But the 4WD controls are in the dash by the passe while the driver is treated to controls for the message center at his or her fingertips. Considering the messages are hardly urgent (average fuel economy on your trip), Ford should flip-flop the buttons so the driver gets the 4WD controls and let the passenger read the messages. Besides, the message window is small, partially hidden by the steering wheel and hard to see in daylight so the driver seldom will use it anyway.

Another gripe is that Explorer was enlarged, but the outside mirrors weren’t. Too little field of vision. Scott says a fix is on the way.

On the positive side, the third seat offers a wealth of room for even two adults–once they get in. When you open either side door, press a handle on the second seat and the back folds flat while the seat flips forward to create an entry/exit aisle.

But the stanchions, or legs, on the second seat that lock into the floor rails to keep it secured when driving, stick out several inches to partially block the aisle when the seat is flipped over. Scott said shorter stanchions are in the works.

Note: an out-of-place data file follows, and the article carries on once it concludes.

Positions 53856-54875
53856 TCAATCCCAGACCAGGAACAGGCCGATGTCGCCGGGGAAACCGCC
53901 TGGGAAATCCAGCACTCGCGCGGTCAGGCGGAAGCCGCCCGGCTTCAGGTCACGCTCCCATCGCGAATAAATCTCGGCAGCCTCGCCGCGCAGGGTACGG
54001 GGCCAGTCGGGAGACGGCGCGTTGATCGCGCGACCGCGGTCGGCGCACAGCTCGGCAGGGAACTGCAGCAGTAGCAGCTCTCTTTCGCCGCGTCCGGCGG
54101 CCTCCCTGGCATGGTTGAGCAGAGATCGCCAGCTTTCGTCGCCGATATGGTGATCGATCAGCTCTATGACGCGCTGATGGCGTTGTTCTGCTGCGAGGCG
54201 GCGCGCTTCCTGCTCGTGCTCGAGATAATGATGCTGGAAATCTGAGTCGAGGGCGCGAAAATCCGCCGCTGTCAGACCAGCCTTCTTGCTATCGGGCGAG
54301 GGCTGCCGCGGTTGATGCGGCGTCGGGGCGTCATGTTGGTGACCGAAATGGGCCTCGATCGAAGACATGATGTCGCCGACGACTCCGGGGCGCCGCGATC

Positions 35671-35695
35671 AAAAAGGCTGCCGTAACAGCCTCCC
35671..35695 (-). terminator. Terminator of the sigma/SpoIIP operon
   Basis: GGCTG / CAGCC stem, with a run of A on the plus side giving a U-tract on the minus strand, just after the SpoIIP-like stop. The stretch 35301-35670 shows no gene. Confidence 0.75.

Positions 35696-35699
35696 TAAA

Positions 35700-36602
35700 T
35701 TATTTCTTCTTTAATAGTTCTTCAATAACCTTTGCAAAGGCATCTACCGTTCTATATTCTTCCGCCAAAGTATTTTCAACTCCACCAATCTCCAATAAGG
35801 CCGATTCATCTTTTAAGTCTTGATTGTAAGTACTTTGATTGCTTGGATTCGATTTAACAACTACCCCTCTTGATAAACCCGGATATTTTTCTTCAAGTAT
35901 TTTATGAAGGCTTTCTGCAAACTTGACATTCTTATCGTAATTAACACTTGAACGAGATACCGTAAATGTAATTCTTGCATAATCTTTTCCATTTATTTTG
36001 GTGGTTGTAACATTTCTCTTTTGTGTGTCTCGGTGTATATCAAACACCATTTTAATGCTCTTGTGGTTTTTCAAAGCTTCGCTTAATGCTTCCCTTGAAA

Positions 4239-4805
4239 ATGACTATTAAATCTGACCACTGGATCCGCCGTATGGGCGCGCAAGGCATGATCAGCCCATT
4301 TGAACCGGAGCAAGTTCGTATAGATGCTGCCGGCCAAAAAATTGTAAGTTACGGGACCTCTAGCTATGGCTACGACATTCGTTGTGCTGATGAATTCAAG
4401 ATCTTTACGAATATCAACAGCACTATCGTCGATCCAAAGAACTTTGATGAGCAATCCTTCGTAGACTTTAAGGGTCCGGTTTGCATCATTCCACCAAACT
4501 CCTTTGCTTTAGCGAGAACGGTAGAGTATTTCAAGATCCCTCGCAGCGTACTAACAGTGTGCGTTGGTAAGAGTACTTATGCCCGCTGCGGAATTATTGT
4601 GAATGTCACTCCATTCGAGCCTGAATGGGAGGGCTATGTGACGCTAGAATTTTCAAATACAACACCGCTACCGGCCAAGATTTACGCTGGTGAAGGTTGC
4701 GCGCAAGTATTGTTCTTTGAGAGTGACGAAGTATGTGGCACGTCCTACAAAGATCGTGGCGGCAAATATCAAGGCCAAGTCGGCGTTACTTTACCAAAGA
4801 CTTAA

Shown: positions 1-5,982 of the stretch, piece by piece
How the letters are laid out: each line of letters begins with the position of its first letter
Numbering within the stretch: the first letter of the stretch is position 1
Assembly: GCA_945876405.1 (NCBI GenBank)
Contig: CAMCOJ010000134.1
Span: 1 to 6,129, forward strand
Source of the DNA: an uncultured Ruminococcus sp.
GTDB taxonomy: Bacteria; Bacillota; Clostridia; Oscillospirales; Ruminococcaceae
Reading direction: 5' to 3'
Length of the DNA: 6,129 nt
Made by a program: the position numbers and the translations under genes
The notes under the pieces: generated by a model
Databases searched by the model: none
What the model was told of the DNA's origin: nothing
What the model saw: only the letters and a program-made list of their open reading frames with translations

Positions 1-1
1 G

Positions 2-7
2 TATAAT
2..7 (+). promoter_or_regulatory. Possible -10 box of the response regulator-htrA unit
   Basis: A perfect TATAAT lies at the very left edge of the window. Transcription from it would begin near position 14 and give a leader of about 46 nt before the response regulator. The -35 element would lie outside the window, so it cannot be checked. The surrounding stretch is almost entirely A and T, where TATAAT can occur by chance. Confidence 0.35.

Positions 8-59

With the optional third seat ($670), there’s precious little cargo room behind it–room for a set of golf clubs or a couple small suitcases or a few days groceries. A compartment in the floor behind the seat holds some small items.

Explorer boasts the best running boards ($395) in the industry. With doors closed they stick out very little to catch snow, but with doors opened they offer a huge, non-skid rubber surface to help get in or out of the vehicle.

And kudos to the designers for the rear hatchlid/window. The glass opens separately from the hatch, but rather than just the glass opening, the glass and part of the hatch below open to provide a huge and lower than normal opening to make loading/unloading a breeze. Another best-in-the-industry feature.